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Succeed in the course with this student-friendly, proven text. Designed throughout to help you master key concepts and improve your problem-solving skills, Organic Chemistry, 7th Edition includes a running margin glossary, end-of-chapter in-text mini study guides, a focus on "how to" skills, and more in-chapter examples and problems than any text on the market. To help you understand reaction mechanisms, the authors offset them in a stepwise fashion and emphasize similarities between related mechanisms using just four different characteristics: breaking a bond, making a new bond, adding a proton, and taking a proton away. Thoroughly updated throughout, Organic Chemistry offers numerous biological examples for premed students, unique roadmap problems, a wide range of in-text learning tools, and integration with an online homework and tutorial system, which now includes an interactive multimedia eBook.
New to this edition:
- MCAT PROBLEMS: To better prepare students for the upcoming new MCAT exam, the new edition includes MCAT PRACTICE: PASSAGE AND PROBLEMS throughout the text. First students read the organic chemistry-related essay and then answer a series of multiple-choice questions.
- NEW PRIMERS: Two new primers (Developing a Reaction Mechanism before Chapter 6 and Carboxylic Acid Derivative Reaction Mechanisms before Chapter 18) set key and possibly difficult concepts apart for easy reference to enhance student understanding.
- NEWLY-DRAWN ORGANIC CHEMISTRY REACTION ROADMAPS: Creating a cumulative, graphical representation of the different reactions students encounter in the context of important functional groups, the organic chemistry roadmaps help students visualize how to interconvert different functional groups (which often require different reactions from different chapters) by simply identifying the most direct path on the roadmap. New pull-out cards show the roadmaps in sequential order.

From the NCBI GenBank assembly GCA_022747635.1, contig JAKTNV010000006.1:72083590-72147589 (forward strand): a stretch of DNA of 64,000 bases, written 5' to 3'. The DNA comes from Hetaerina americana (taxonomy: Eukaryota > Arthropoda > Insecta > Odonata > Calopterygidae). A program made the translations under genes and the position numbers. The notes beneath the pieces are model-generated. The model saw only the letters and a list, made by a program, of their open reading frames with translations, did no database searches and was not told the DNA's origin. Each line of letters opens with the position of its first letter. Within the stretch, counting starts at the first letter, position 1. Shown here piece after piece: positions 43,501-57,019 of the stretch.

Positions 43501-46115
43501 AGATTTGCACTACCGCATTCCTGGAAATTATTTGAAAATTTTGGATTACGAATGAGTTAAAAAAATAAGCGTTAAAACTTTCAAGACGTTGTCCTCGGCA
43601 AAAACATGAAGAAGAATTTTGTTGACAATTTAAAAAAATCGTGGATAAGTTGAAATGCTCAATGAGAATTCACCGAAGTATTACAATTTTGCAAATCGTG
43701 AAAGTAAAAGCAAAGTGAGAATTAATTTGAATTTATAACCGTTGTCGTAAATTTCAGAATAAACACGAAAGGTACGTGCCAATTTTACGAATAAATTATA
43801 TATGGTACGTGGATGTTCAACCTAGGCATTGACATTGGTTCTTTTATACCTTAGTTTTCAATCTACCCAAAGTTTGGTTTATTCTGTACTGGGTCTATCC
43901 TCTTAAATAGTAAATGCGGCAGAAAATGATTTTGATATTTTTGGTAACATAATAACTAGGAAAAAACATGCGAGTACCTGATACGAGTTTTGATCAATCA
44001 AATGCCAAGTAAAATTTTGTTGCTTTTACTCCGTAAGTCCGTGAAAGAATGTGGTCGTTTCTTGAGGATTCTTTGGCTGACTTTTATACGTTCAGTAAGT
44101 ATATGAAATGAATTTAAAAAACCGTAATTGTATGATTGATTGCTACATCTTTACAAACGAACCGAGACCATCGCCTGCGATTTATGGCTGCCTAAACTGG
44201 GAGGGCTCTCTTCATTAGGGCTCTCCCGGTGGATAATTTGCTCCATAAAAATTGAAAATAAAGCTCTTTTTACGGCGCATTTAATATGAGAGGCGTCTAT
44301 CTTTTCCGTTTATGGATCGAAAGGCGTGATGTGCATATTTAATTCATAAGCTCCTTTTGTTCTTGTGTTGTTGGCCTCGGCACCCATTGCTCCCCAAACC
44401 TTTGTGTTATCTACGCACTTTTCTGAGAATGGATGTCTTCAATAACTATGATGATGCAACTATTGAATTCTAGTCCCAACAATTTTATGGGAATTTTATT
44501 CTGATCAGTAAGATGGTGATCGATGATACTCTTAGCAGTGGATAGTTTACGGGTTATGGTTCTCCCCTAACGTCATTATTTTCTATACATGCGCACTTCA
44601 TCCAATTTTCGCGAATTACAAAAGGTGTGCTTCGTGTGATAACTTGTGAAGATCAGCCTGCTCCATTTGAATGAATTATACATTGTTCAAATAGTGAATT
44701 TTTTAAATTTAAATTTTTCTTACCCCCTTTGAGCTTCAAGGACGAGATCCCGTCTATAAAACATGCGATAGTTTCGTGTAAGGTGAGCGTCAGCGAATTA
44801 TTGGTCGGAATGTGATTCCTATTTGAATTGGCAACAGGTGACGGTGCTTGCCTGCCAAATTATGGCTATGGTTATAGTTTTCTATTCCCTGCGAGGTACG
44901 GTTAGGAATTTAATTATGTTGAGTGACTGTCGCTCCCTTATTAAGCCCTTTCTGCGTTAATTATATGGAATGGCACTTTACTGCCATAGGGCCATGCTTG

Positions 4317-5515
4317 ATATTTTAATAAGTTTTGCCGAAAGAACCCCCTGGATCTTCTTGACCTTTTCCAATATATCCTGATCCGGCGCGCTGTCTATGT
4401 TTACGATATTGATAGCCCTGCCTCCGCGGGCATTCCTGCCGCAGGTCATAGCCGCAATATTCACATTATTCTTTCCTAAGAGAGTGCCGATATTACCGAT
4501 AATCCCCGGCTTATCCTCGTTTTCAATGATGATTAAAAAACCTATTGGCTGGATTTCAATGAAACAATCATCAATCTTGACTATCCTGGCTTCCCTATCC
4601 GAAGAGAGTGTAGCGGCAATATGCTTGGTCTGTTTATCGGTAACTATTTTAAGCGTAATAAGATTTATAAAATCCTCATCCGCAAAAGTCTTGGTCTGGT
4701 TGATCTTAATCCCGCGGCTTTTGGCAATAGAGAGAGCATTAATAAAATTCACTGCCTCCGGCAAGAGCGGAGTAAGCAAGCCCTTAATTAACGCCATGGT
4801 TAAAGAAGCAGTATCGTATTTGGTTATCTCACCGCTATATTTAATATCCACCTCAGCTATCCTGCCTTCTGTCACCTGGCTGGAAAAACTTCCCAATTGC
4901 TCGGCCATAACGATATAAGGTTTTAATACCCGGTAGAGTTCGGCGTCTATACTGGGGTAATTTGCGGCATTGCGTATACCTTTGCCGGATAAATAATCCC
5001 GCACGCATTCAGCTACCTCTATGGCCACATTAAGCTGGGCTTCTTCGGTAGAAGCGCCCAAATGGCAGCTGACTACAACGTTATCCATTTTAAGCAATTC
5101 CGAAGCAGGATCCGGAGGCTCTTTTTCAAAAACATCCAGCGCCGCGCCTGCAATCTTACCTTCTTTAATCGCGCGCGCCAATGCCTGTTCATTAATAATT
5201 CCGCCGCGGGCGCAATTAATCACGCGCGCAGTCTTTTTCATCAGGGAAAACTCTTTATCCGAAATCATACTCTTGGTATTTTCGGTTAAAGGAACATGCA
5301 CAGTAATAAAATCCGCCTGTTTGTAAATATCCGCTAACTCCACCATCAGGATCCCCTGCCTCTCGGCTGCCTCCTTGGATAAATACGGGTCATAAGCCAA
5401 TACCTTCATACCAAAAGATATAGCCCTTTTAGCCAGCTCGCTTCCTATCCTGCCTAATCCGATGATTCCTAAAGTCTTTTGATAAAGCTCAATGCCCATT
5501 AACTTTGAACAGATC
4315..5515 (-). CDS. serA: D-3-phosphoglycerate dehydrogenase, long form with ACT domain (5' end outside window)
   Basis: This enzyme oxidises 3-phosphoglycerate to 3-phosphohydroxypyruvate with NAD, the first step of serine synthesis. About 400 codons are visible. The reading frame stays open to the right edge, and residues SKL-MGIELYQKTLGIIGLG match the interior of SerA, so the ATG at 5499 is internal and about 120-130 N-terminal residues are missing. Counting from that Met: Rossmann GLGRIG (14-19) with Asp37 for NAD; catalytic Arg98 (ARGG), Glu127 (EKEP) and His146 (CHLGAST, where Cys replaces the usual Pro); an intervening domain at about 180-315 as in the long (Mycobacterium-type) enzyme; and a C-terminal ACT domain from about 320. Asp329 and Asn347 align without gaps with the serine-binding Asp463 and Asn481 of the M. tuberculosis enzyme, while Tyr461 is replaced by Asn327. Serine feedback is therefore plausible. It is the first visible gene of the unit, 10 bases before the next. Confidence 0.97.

- REVISED REACTION ROADMAP PROBLEMS: These unique problems relate to the authors'' organic chemistry roadmap (see above), which compares organic chemistry to a roadmap, with functional groups analogous to cities and reactions analogous to the roads between them.
- FIVE NEW "HOW TO" BOXES: Integrated throughout the text at strategic points, the new boxes show students: "How To: Quickly Figure Out Formal Charge," "How To: Quickly Recognize the Hybridization and Geometry of Atoms," "How To: Quickly Draw and Recognize Enantiomers and Diastereomers," "How To: Retrosynthetically Dissect an Amine into the Proper Starting Materials for a Reductive Amination," and "How To: Recognize Aromatic Compounds: Criteria and Caveats."
1. Covalent Bonding and Shapes of Molecules.
2. Alkanes and Cycloalkanes.
3. Stereochemistry and Chirality.
4. Acids and Bases.
Primer I: Reaction Mechanisms
6. Reactions of Alkenes.
8. Haloalkanes, Halogenation, and Radical Reactions.
9. Nucleophilic Substitution and B-Elimination.
11. Ethers, Sulfides, and Epoxides.
12. Infrared Spectroscopy.
13. Nuclear Magnetic Resonance Spectroscopy.
14. Mass Spectrometry.
15. Introduction to Organometallic Compounds.
16. Aldehydes and Ketones.
17. Carboxylic Acids.
Primer II: Carboxylic Acid Derivative Reaction Mechanisms.
18. Functional Derivatives of Carboxylic Acids.
19. Enolate Anions and Enamines.
20. Dienes, Conjugated Systems, and Pericyclic Reactions.
21. Benzene and the Concept of Aromaticity.
22. Reactions of Benzene and Its Derivatives.
24. Catalytic Carbon–Carbon Bond Formation.
27. Amino Acids and Proteins.